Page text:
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3 Big Takeaways From a Strong Earnings Week in Footwear & Fashion

As retailers continue to report earnings for the third quarter, certain trends are dominating results this season.

This week, Under Armour, Capri Holdings, and Steve Madden posted results for the most recent quarter. They all revealed strong sales and earnings beats, despite global supply chain headwinds.

Overall, companies highlighted DTC strength, recovery from supply chain headwinds, and less promotional activity.

Here were the major trends we saw this week:

DTC is fueling growth

Focusing on DTC is nothing new. But in many ways, the pandemic helped fuel this transition, thanks to a general boom in e-commerce.

In its most recent quarter, executives highlighted Under Armour’s DTC business, which grew 12% to $604 million in Q3. Compared to 2019, DTC business was up 31% during the period. Executives attributed this growth to strong sales from Under Armour branded stores.

“We have been focusing a lot on DTC,” said Under Armour CFO David Bergman. “And we’re starting to see some of the benefits of that pay off.”

Steve Madden also posted growth in DTC, especially in the handbag category.

In a call with investors, chairman and CEO Edward Rosenfeld said that the company’s handbag category is set to increase about 20% for the full year compared with 2019, including more than 100% growth in DTC channels.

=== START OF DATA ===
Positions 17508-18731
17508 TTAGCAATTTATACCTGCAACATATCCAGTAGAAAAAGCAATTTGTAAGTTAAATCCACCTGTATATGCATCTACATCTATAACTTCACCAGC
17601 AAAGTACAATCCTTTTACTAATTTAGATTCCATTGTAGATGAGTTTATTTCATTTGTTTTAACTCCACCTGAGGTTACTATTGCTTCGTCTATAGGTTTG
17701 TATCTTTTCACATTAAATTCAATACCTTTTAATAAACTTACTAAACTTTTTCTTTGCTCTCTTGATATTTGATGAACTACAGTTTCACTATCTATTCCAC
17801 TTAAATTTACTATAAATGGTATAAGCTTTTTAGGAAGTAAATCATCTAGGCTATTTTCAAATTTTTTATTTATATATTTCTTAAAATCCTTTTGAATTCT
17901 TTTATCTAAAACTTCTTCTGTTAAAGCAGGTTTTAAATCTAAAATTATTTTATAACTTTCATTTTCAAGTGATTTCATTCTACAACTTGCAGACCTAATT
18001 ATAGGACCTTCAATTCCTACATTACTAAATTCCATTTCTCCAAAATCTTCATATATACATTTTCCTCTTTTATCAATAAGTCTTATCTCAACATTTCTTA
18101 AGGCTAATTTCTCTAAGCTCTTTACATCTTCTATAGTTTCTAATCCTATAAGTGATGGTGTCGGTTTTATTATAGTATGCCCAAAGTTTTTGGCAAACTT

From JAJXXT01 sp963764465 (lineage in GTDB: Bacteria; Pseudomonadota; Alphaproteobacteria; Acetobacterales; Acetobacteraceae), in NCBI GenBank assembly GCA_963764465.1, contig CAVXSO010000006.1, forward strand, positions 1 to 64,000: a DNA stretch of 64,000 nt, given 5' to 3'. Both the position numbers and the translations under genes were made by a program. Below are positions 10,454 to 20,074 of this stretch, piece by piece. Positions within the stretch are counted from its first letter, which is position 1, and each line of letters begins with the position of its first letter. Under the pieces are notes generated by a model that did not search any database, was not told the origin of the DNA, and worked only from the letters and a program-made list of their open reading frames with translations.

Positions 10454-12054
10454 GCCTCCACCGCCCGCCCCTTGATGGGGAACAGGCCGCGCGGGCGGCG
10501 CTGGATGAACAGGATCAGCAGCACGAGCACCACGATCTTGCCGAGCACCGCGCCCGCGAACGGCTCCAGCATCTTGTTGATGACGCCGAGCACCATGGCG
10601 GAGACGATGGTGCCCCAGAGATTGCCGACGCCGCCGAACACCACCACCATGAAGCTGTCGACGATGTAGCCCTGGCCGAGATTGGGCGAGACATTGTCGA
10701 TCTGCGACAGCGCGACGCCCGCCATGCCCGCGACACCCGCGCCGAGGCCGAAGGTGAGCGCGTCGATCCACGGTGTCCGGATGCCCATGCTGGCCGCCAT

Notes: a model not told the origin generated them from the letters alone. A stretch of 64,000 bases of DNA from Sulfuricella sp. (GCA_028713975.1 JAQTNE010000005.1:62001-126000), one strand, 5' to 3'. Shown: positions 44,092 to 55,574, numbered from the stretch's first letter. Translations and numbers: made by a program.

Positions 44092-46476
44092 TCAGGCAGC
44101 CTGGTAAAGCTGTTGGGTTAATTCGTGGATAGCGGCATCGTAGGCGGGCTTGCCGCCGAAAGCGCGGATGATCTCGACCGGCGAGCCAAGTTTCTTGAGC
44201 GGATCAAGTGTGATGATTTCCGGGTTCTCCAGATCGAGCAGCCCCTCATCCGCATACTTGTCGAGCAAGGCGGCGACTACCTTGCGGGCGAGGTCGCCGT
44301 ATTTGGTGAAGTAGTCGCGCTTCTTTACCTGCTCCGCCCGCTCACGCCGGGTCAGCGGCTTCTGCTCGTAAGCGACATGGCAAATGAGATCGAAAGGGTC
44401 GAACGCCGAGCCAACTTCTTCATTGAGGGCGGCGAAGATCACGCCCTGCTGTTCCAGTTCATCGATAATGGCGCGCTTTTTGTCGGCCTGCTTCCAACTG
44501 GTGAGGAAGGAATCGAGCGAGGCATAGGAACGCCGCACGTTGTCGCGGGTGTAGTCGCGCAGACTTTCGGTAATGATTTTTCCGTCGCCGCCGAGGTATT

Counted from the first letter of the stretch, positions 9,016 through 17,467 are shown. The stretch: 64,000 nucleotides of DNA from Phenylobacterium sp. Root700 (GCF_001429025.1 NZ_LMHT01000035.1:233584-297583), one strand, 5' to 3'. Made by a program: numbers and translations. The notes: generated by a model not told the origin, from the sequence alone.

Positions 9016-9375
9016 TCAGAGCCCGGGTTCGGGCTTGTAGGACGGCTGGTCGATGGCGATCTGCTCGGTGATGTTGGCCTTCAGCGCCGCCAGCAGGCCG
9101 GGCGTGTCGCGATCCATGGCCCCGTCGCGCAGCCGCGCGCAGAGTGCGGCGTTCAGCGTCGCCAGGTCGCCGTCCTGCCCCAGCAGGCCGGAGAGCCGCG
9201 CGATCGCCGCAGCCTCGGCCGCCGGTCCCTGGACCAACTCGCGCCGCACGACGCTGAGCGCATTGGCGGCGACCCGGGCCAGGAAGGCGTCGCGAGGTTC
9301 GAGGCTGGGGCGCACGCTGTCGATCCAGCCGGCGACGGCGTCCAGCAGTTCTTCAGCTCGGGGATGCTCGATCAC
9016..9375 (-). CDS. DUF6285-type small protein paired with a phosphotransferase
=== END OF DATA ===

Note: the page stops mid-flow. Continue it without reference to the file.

“Our handbag growth is pretty explosive,” said Rosenfeld. “It’s outpacing what we’re seeing in shoes, and we’re really excited about that momentum, particularly in direct-to-consumer channels.”

Fewer promotions are boosting margins

Thanks to supply chain slowdowns and port congestion, demand is outweighing supply across footwear. As a result, many companies are in a position where they can offer fewer discounts, which help improve margins across the board.

Capri Holdings chief John Idol said in the company’s most recent earnings calls that prices at Michael Kors will continue to go higher as promotions wane.

“We’ve shown that we make more on lower sales than we did on having higher sales and trying to chase our own selves or other competitors. So we’ve made the decision, prices are going higher, we’re going to have less promotional activities and we’re going to let the consumer respond to that,” Idol said.

Steve Madden and Under Armour also said they had less promotional activity this quarter, which contributed to higher margins over all.

“It doesn’t mean none because the consumer expects some level of promo activity during holiday,” Steve Madden’s Rosenfeld said. “But certainly, compared to where we were pre-pandemic, [there are fewer] promotions.”

Supply chain recovery is underway

Michael Kors is sitting on low inventory levels, due to a supply chain crunch that’s causing delays of between 45 and 60 days. Idol expects that to shift over the next two quarters, however, as the brand brings in more core products earlier to alleviate delays.

“We might hold a little more inventory, in particular, on basic product where we’re just running reorder businesses, and let that flow through as this supply chain issue kind of works itself out over what we think will be a 6 to 12-month period of time [starting in January]. We think it’s going to take most of next year for that to work itself out.”

To alleviate headwinds, Steve Madden shifted women’s production to Brazil and Mexico. And even though 70% of products come from China, the company still managed to pull off a quarter of record earnings.

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